Gurugram’s heritage structures fall into disrepair, courtesy official apathy
The department of archaeology and museums has no curator, conservation expert and surveyor to do its job of protecting Gurugram’s monuments. Lack of political will and poor awareness among the people ensure there is no hope for the decaying, decrepit historical structures.gurgaon Updated: Aug 12, 2018 06:47 IST
Worn out plaster, chipping paint, cracked roofs, decrepit structures and encroached is how most of the heritage structures in Gurugram are. No wonder, the city, despite having a significant number of historical structures, fails to attract tourists. Those under state protection lack visitor-friendly infrastructure, others which are not have either been encroached or facing extinction.
Damaged by the vagaries of time and human apathy, these remnants of history are waiting for a fresh lease of life. But the process of restoring these monuments to their past glory is difficult and must overcome several hurdles.
The Department of Archaeology and Museums is tasked with the upkeep and maintenance of heritage structures in Haryana. It came into existence in the shape of a cell under the Control of Education department in 1969. It became an independent department in 1972 with a small staff and a meagre budget.
Four decades later, the body continues to be crippled by a shortage of staff and budget. The government is struggling to carry out the recruitment of technical staff and experts in the department. Banani Bhattacharyya, deputy director, Department of Archaeology & Museums, said vacancies are being advertised since 2010 but getting the right people to fulfil the posts is difficult.
“There is no technical staff. We do not have many archaeologists. There is no assistant curator, no conservation expert and no surveyor. We have been advertising the posts since 2010 but have not been able to get staff. Finding the right candidates, who match the qualifications, is difficult,” said Bhattacharyya.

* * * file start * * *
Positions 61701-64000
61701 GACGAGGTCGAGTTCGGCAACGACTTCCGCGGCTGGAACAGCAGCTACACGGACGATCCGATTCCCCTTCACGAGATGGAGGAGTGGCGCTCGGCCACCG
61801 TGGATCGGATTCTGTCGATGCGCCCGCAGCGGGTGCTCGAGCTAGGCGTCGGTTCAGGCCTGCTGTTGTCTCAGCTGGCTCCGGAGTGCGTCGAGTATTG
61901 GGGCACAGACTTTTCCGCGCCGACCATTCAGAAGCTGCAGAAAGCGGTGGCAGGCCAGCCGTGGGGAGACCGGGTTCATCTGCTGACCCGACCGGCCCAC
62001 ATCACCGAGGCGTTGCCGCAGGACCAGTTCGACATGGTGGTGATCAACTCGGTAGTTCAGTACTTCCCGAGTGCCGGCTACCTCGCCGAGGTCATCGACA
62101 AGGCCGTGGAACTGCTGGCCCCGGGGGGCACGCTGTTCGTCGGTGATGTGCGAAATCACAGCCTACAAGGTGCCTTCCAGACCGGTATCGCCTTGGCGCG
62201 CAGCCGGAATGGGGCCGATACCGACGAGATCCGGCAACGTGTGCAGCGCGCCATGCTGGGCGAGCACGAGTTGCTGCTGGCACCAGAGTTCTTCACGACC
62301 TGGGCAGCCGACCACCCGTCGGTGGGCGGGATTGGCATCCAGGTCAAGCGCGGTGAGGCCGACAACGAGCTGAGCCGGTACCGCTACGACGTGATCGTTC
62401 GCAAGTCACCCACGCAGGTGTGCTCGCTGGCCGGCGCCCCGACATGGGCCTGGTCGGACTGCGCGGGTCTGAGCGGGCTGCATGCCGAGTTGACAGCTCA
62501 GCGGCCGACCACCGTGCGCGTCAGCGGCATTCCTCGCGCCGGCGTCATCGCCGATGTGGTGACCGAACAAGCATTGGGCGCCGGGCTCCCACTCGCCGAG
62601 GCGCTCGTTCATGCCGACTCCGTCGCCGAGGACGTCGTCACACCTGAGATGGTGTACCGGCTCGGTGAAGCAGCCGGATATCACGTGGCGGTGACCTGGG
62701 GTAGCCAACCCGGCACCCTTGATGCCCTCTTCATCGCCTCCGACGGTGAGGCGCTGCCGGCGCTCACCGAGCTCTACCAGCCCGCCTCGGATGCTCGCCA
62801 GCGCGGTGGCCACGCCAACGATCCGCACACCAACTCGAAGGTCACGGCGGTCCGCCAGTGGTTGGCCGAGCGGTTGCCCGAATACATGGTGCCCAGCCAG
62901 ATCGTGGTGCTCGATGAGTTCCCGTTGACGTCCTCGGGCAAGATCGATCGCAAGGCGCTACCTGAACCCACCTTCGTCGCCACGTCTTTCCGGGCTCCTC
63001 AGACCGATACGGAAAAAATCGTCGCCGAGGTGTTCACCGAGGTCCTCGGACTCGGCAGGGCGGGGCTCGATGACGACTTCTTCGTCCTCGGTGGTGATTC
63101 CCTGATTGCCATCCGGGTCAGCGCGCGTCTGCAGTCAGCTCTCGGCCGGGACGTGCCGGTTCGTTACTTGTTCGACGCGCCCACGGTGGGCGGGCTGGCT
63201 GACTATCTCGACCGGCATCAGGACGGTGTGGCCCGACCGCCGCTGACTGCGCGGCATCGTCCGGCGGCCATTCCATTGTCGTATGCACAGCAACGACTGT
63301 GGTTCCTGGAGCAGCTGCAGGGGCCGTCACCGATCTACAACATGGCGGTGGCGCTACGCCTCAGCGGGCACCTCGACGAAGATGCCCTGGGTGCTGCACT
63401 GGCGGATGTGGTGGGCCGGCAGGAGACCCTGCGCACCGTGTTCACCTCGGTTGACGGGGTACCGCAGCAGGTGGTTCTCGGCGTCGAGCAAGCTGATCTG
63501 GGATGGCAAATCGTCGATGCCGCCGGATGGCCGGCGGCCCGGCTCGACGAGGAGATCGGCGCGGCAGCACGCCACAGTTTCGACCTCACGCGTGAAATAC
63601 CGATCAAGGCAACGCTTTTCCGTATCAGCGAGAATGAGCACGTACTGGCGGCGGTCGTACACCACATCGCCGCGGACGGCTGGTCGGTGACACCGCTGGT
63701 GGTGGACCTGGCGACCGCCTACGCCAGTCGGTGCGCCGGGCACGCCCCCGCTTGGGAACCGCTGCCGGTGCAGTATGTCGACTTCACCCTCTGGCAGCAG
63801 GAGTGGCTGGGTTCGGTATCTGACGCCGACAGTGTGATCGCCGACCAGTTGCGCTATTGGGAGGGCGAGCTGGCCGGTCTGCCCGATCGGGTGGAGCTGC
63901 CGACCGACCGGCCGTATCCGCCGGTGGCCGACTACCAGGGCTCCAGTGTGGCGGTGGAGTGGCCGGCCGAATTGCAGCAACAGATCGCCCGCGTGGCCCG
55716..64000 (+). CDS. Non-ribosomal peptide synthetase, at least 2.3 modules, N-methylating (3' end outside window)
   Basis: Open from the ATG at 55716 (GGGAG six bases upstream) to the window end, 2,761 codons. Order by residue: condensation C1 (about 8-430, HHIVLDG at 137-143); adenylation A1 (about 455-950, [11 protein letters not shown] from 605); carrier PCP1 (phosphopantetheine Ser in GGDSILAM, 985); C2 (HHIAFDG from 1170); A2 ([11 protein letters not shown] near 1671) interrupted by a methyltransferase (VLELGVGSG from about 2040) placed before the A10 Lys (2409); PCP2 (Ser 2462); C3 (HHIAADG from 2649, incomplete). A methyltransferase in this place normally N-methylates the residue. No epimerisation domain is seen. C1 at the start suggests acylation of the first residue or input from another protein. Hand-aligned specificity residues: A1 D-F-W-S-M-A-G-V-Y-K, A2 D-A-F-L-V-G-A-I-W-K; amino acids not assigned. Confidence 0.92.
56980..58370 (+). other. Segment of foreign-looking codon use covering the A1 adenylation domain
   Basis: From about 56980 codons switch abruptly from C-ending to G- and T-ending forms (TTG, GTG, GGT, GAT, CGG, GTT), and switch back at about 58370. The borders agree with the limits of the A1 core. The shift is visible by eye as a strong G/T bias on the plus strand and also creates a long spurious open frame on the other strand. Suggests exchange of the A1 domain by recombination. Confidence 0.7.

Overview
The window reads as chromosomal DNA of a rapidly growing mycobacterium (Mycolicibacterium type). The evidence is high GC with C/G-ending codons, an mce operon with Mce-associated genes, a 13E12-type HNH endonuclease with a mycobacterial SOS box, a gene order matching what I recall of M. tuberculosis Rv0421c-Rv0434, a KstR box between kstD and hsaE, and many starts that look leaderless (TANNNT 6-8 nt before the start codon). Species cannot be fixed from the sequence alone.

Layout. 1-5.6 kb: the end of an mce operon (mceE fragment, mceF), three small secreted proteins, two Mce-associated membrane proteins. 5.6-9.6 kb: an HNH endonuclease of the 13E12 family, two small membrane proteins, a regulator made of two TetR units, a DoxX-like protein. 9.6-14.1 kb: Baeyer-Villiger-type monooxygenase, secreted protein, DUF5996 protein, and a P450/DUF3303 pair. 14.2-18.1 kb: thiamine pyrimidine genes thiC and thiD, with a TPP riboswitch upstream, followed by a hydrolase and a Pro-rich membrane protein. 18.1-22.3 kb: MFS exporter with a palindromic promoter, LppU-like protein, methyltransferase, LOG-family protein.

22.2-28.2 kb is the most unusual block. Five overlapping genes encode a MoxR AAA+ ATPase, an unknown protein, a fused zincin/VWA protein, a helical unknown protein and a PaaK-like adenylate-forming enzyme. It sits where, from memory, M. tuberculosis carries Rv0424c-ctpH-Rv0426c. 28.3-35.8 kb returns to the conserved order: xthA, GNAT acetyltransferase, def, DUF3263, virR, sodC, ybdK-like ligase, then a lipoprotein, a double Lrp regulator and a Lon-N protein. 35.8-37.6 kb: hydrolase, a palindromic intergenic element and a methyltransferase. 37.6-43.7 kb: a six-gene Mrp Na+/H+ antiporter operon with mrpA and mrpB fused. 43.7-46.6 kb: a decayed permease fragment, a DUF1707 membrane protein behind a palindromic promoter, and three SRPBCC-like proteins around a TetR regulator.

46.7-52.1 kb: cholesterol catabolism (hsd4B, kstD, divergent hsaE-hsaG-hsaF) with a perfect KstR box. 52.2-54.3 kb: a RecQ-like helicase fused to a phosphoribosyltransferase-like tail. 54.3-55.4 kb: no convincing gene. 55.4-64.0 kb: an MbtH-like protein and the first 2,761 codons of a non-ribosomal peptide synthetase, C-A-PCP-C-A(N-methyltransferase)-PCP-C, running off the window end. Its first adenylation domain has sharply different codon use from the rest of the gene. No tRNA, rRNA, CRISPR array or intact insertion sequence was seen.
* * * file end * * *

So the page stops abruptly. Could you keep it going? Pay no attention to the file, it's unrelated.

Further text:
The process of taking up heritage sites for conservation is also slow and tedious. Many sites are mired in litigation or fall in Lal Dora areas. “We have surveyed monuments across the state and sought information from different district administrators so that we can proceed with the listing process. Many sites fall in Lal Dora areas and taking possession of them requires approval from the district commissioner. These issues need to be sorted before any action can be taken,” said Bhattacharyya.
With the state department struggling to manage the sites under its protection, expecting maintenance of other structures is a long shot, say experts.
“The government protects 33 sites. They are not even able to maintain the sites that are under their protection, leave alone expanding the list or doing anything beyond that,” said Parul Munjal, associate professor, Sushant School of Art and Architecture.
“The district administration office has no capacity within the organization to address the aspect of heritage. However, there is potential to improve the state of affairs by bringing in people who are oriented to make heritage a part of the discussion. If corrective steps are not taken, the city’s heritage will continue to remain stuck between the state department, which is unable to fulfil its role, and the district administration, which has no capacity to maintain them,” said Munjal.
Heritage experts pointed out that monuments located in south Haryana suffer due to lack of documented history. There is hardly any information beyond what is mentioned in the gazetteer.
“There was a huge amount of turmoil in this region because of which there is hardly any historical documentation available except for the gazetteer,” explained Munjal.